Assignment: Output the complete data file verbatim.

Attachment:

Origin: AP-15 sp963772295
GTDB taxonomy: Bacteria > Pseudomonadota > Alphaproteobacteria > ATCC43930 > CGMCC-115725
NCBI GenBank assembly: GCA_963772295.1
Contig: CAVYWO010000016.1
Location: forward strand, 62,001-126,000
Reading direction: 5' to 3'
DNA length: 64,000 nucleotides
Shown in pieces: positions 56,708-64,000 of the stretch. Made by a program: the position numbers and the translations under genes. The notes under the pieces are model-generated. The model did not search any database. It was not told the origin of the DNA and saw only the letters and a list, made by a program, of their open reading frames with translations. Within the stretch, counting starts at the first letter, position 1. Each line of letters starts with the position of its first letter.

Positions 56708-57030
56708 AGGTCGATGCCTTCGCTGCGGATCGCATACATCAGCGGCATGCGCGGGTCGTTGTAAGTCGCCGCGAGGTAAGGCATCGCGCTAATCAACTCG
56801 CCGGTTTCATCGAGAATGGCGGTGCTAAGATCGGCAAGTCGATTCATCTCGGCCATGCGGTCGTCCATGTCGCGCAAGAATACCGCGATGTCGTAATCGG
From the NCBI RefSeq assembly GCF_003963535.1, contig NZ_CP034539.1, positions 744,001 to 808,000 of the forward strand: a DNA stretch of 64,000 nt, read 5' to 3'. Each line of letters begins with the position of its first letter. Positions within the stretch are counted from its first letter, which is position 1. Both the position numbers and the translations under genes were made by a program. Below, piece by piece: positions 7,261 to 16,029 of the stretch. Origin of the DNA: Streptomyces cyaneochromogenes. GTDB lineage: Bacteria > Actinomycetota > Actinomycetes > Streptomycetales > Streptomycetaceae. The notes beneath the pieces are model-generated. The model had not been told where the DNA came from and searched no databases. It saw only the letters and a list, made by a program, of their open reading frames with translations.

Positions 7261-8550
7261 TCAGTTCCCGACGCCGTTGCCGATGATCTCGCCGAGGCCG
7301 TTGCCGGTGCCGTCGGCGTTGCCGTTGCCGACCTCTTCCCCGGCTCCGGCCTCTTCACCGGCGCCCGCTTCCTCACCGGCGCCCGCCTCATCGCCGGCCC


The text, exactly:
Origin: AP-15 sp963772295
GTDB taxonomy: Bacteria > Pseudomonadota > Alphaproteobacteria > ATCC43930 > CGMCC-115725
NCBI GenBank assembly: GCA_963772295.1
Contig: CAVYWO010000016.1
Location: forward strand, 62,001-126,000
Reading direction: 5' to 3'
DNA length: 64,000 nucleotides
Shown in pieces: positions 56,708-64,000 of the stretch. Made by a program: the position numbers and the translations under genes. The notes under the pieces are model-generated. The model did not search any database. It was not told the origin of the DNA and saw only the letters and a list, made by a program, of their open reading frames with translations. Within the stretch, counting starts at the first letter, position 1. Each line of letters starts with the position of its first letter.

Positions 56708-57030
56708 AGGTCGATGCCTTCGCTGCGGATCGCATACATCAGCGGCATGCGCGGGTCGTTGTAAGTCGCCGCGAGGTAAGGCATCGCGCTAATCAACTCG
56801 CCGGTTTCATCGAGAATGGCGGTGCTAAGATCGGCAAGTCGATTCATCTCGGCCATGCGGTCGTCCATGTCGCGCAAGAATACCGCGATGTCGTAATCGG
From the NCBI RefSeq assembly GCF_003963535.1, contig NZ_CP034539.1, positions 744,001 to 808,000 of the forward strand: a DNA stretch of 64,000 nt, read 5' to 3'. Each line of letters begins with the position of its first letter. Positions within the stretch are counted from its first letter, which is position 1. Both the position numbers and the translations under genes were made by a program. Below, piece by piece: positions 7,261 to 16,029 of the stretch. Origin of the DNA: Streptomyces cyaneochromogenes. GTDB lineage: Bacteria > Actinomycetota > Actinomycetes > Streptomycetales > Streptomycetaceae. The notes beneath the pieces are model-generated. The model had not been told where the DNA came from and searched no databases. It saw only the letters and a list, made by a program, of their open reading frames with translations.

Positions 7261-8550
7261 TCAGTTCCCGACGCCGTTGCCGATGATCTCGCCGAGGCCG
7301 TTGCCGGTGCCGTCGGCGTTGCCGTTGCCGACCTCTTCCCCGGCTCCGGCCTCTTCACCGGCGCCCGCTTCCTCACCGGCGCCCGCCTCATCGCCGGCCC